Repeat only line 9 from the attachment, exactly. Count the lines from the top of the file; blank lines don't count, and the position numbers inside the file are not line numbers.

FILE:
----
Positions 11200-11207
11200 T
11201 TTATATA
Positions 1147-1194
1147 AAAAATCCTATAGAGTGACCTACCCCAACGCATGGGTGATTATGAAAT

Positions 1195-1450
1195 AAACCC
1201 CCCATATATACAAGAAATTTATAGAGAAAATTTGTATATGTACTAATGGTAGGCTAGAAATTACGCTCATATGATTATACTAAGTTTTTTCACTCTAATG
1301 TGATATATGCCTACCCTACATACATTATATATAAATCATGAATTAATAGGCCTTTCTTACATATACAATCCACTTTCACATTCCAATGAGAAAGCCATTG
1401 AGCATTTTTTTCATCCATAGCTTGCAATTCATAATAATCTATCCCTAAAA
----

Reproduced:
1301 TGATATATGCCTACCCTACATACATTATATATAAATCATGAATTAATAGGCCTTTCTTACATATACAATCCACTTTCACATTCCAATGAGAAAGCCATTG